SAU CFDD
Feb 252016
 

By Lindsay Steele and
Barb Arland-Fye
The Catholic Messenger

Fathers David Brown­field and Marty Goetz of the Davenport Diocese are among 1,142 priests from around the world who have been commissioned by Pope Francis as “missionaries of mercy.”

The two diocesan priests received their special mandate during an Ash Wednesday ceremony in St. Peter’s Basilica on Feb. 10, following a selection process that included an endorsement from Bishop Martin Amos. Now back home, they’re looking forward to preaching and teaching about God’s mercy and serving especially as confessors during the Year of Mercy. Both priests will continue to minister to their own parishes, as they reassured their parishioners, in addition to doing missionary work.

Contributed Father Marty Goetz, left, and Father David Brownfield were both named Missionaries of Mercy and commissioned Feb. 10 by Pope Francis. Here they are pictured with St. Peter’s Basilica at the Vatican in the background.

Contributed
Father Marty Goetz, left, and Father David Brownfield were both named Missionaries of Mercy and commissioned Feb. 10 by Pope Francis. Here they are pictured with St. Peter’s Basilica at the Vatican in the background.

“In 25 years as a priest I see this as a wonderful opportunity to renew the sacrament of reconciliation,” said Fr. Brownfield, pastor of St. Mary Parish-Riverside, Holy Trinity Parish-Richmond and St. Joseph Parish-Wellman. He’s seen participation in the sacrament drop over the years; he believes the pope’s emphasis will encourage Catholics to return to confession.

Fr. Goetz said he has experienced the profound gift of mercy in his own life, and that’s why he wanted to be a missionary of mercy. “I have been blessed in so many ways; when I had lost my way, God gave me the gift of mercy, the gift of a second chance, and I wanted to be able to share that special gift with others, especially those going to confession.”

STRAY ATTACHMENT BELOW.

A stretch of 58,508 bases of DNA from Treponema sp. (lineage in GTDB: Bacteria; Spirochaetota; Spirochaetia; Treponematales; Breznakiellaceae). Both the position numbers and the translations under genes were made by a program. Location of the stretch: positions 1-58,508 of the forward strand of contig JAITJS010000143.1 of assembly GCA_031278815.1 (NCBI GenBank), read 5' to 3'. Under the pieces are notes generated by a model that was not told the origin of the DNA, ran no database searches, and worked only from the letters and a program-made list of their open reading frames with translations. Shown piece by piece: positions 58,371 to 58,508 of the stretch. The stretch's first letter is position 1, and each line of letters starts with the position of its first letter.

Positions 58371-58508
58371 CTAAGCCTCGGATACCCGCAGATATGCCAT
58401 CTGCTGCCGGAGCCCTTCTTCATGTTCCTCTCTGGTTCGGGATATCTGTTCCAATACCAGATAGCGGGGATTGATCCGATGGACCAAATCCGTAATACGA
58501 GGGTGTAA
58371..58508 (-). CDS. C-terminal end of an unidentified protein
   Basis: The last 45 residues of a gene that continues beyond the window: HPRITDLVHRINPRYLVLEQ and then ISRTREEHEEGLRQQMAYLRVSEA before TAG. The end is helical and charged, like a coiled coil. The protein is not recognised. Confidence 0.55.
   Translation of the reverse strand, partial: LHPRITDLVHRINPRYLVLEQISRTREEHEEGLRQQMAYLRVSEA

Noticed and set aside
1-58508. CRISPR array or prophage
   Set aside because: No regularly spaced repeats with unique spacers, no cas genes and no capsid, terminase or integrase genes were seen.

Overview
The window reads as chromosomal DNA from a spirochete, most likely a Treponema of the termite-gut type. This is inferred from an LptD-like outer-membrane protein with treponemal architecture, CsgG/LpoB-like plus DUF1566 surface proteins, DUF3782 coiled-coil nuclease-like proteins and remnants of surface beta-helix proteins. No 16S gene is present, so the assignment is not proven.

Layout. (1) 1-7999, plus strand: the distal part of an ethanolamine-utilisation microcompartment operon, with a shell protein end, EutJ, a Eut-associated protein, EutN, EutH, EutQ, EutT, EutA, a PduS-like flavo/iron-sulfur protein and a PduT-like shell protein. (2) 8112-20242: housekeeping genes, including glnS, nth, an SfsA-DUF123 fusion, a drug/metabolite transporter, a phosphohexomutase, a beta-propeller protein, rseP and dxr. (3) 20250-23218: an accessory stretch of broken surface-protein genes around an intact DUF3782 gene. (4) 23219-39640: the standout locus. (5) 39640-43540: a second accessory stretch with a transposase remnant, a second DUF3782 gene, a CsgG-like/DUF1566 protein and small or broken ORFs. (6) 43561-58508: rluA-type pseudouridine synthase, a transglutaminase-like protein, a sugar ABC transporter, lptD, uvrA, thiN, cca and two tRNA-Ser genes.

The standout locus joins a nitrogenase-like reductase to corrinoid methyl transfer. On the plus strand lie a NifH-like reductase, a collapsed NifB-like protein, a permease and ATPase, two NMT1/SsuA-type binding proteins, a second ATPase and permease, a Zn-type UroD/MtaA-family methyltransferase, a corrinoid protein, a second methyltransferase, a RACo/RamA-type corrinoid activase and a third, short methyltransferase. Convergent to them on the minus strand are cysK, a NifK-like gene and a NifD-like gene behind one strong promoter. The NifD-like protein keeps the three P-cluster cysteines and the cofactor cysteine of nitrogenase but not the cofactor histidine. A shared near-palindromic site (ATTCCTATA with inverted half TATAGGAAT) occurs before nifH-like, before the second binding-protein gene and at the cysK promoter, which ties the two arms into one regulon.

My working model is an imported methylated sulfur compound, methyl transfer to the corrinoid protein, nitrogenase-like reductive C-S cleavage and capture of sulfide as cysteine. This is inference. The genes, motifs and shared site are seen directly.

As missionaries of mercy, Frs. Brownfield and Goetz will be invited by individual diocesan bishops in the United States to give missions or facilitate specific initiatives organized for the Year of Mercy, with particular attention given to the sacrament of reconciliation. They will be able to forgive sins that, under normal circumstances, only the pope can forgive. Among these sins are physically attacking the pope, desecrating the Eucharist, and a confessor breaking the seal of the confessional.

Among the highlights of the trip to Rome for both priests was “celebrating Mass with the Holy Father on Ash Wednesday with about 1,000 other priests,” Fr. Brownfield said. “It was very powerful for me to be with brother priests from all over the world to do this,” Fr. Goetz added.

During the commissioning, the pope’s observations about confession affected Fr. Goetz deeply. Pope Francis explained the need for priests to be a merciful presence for those who come to confession, as many are afraid of being judged. Additionally, he explained the need for priests to be aware of their own need for mercy.

Fr. Goetz said he is aware of the feelings people have when they approach the confessional, but for the Holy Father to speak of those feelings really “slapped me upside the head.” Pope Francis said that people coming to confession may feel afraid and full of shame. Fr. Goetz understands those feelings because “I’m afraid when I go to confess! …We need to take people where they’re at and show them a Father’s love.”

While the commissioning was a memorable event, another highlight of the trip to Rome for Fr. Goetz was the opportunity to pray before the
relics of St. Padre Pio and St. Leopold, two Capuchins who were known for the time they devoted to hearing confessions. “If you look at St. Padre Pio and St. Leopold, whose relics were brought to Rome for the commissioning,” Fr. Brownfield said, “each of them represents a different point that the pope emphasized about confession.”

Contributed Father Marty Goetz, left, and Father David Brownfield are pictured in Rome.

Contributed
Father Marty Goetz, left, and Father David Brownfield are pictured in Rome.

The two points focused on discerning an individual’s contrition and on welcoming that person in the confessional. The pope used the image
of Noah, a righteous man who, like all human beings, sinned. When Noah got drunk and was laying uncovered in his tent, God took a blanket of mercy and covered up Noah. “God takes the blanket of mercy and covers up the shame of our sin,” Fr. Brownfield said.

He also appreciated receiving a special stole, bearing the image of a cross on one side and the logo for the Year of Mercy on the other.

Fr. Brownfield said he’ll wear his Year of Mercy stole for communal penance services long after the year concludes on Nov. 20.

Fr. Goetz looks forward to focusing his attention on being a merciful presence in the Burlington area he serves, as well as with anyone he meets or may be called to serve at a later time.

“We have been sent forth to be instruments of God’s mercy. Whatever I do, wherever I go, I am to be a missionary of mercy. When people
come to my door or I meet someone on the street, I should be a sign of God’s mercy,” Fr. Goetz said.

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